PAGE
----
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Purpose – Time-series regression models are applied to analyse transport safety data for three purposes: (1) to develop a relationship between transport accidents (or…
Purpose – Time-series regression models are applied to analyse transport safety data for three purposes: (1) to develop a relationship between transport accidents (or incidents) and various time-varying factors, with the aim of identifying the most important factors; (2) to develop a time-series accident model in forecasting future accidents for the given values of future time-varying factors and (3) to evaluate the impact of a system-wide policy, education or engineering intervention on accident counts. Regression models for analysing transport safety data are well established, especially in analysing cross-sectional and panel datasets. There is, however, a dearth of research relating to time-series regression models in the transport safety literature. The purpose of this chapter is to examine existing literature with the aim of identifying time-series regression models that have been employed in safety analysis in relation to wider applications. The aim is to identify time-series regression models that are applicable in analysing disaggregated accident counts.
Methodology/Approach – There are two main issues in modelling time-series accident counts: (1) a flexible approach in addressing serial autocorrelation inherent in time-series processes of accident counts and (2) the fact that the conditional distribution (conditioned on past observations and covariates) of accident counts follow a Poisson-type distribution. Various time-series regression models are explored to identify the models most suitable for analysing disaggregated time-series accident datasets. A recently developed time-series regression model – the generalised linear autoregressive and moving average (GLARMA) – has been identified as the best model to analyse safety data.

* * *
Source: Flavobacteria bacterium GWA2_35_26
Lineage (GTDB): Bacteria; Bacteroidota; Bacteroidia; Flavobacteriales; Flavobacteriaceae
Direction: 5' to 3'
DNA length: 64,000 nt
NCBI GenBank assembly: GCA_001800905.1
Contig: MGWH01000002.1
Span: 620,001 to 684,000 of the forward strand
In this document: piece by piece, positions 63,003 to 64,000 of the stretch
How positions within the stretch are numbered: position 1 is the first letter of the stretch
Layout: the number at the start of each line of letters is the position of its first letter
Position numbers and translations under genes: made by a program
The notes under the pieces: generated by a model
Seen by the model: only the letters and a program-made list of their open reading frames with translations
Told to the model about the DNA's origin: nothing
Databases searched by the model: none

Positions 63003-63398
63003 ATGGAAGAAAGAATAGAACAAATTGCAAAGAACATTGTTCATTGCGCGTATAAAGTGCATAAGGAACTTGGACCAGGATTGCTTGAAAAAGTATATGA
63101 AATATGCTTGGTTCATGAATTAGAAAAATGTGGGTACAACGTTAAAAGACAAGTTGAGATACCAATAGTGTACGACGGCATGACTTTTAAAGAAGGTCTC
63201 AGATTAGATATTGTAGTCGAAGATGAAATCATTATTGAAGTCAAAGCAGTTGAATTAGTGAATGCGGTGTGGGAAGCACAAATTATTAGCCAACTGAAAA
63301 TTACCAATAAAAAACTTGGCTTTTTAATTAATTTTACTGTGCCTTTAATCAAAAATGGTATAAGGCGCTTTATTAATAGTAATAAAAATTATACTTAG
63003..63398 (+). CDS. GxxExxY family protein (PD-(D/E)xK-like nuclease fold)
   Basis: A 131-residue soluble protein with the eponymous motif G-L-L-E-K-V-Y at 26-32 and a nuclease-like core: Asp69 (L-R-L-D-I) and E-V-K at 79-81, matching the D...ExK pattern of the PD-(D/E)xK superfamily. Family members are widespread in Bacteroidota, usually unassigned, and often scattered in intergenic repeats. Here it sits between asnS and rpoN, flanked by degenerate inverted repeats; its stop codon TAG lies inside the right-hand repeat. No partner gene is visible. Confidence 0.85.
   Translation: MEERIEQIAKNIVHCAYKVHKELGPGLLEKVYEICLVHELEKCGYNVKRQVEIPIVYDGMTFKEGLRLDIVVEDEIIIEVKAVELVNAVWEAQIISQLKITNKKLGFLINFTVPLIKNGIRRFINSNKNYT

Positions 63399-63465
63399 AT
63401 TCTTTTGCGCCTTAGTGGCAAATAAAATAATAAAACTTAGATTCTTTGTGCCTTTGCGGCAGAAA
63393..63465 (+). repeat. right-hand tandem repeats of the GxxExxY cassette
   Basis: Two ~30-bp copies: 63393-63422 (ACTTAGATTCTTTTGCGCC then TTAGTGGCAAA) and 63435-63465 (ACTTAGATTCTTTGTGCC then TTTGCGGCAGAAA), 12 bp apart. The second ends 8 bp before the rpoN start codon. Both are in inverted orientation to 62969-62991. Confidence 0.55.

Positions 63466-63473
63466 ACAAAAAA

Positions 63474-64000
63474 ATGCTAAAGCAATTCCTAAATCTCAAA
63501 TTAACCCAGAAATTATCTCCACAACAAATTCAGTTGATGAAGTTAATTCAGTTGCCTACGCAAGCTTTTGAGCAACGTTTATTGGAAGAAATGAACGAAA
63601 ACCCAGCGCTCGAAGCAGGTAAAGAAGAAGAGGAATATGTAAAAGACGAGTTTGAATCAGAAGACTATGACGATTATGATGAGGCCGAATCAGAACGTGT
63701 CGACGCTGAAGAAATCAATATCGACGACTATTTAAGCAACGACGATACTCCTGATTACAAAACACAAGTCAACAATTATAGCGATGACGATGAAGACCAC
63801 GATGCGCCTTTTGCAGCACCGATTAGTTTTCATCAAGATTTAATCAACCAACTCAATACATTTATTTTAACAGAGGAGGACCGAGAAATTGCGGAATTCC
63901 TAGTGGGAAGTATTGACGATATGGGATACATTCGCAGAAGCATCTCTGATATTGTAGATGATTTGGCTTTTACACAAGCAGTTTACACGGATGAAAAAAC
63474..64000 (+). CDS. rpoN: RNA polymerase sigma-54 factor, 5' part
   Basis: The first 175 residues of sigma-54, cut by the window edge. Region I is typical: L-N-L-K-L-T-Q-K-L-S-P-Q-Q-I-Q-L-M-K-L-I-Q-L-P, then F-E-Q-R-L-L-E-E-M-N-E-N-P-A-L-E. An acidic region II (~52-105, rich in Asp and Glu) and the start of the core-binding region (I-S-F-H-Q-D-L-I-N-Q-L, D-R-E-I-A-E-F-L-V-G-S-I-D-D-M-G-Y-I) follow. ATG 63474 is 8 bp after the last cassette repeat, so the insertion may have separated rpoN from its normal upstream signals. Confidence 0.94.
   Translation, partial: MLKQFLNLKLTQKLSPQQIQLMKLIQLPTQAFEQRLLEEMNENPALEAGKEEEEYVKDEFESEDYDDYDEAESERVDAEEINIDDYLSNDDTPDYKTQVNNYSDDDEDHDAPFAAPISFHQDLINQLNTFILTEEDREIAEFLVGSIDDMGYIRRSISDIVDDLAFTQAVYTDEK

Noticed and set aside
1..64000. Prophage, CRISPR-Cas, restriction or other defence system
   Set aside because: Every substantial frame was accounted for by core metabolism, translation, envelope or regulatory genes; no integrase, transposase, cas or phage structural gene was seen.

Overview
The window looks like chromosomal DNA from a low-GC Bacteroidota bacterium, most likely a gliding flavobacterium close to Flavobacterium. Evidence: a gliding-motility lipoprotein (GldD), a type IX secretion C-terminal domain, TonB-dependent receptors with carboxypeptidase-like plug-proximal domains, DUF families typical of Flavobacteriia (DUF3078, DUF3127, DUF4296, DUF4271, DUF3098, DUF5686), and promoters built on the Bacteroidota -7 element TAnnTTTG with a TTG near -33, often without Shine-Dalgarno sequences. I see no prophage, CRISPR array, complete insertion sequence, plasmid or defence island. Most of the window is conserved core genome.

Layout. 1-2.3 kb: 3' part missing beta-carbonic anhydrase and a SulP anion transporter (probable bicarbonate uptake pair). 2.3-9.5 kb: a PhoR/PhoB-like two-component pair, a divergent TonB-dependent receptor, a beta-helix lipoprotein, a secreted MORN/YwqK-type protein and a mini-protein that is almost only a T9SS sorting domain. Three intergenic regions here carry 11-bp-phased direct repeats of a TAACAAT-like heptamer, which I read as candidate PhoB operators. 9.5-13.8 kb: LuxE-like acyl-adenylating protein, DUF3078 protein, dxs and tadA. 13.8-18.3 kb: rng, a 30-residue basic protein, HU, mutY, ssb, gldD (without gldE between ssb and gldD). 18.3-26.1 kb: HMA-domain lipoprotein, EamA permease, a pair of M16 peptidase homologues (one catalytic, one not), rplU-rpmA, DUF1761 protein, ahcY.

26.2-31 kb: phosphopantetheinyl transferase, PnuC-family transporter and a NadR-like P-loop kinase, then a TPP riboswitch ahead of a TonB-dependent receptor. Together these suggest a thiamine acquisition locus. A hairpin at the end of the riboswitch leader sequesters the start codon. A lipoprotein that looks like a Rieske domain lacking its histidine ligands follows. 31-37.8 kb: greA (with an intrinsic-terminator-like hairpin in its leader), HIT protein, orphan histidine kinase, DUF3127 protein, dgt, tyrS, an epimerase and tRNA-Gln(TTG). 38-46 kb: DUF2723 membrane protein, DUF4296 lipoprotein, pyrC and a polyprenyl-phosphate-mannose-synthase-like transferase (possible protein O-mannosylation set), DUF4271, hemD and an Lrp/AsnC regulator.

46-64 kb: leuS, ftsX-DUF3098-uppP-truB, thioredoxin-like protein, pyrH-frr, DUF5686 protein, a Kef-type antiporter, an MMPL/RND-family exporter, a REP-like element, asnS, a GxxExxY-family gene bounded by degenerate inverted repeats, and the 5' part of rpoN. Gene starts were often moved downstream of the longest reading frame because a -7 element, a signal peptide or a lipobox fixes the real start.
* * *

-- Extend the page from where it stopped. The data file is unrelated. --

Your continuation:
Findings – The GLARMA model was applied to a time-series dataset of airproxes (aircraft proximity) that indicate airspace safety in the United Kingdom. The aim was to evaluate the impact of an airspace intervention (i.e., the introduction of reduced vertical separation minima, RVSM) on airspace safety while controlling for other factors, such as air transport movements (ATMs) and seasonality. The results indicate that the GLARMA model is more appropriate than a generalised linear model (e.g., Poisson or Poisson-Gamma), and it has been found that the introduction of RVSM has reduced the airprox events by 15%. In addition, it was found that a 1% increase in ATMs within UK airspace would lead to a 1.83% increase in monthly airproxes in UK airspace.
Practical applications – The methodology developed in this chapter is applicable to many time-series processes of accident counts. The models recommended in this chapter could be used to identify different time-varying factors and to evaluate the effectiveness of various policy and engineering interventions on transport safety or similar data (e.g., crimes).
Originality/value of paper – The GLARMA model has not been properly explored in modelling time-series safety data. This new class of model has been applied to a dataset in evaluating the effectiveness of an intervention. The model recommended in this chapter would greatly benefit researchers and analysts working with time-series data.
The challenge of truckload routing is increased in complexity by the introduction of stochastic demand. Typically, this demand is generalized to follow a Poisson…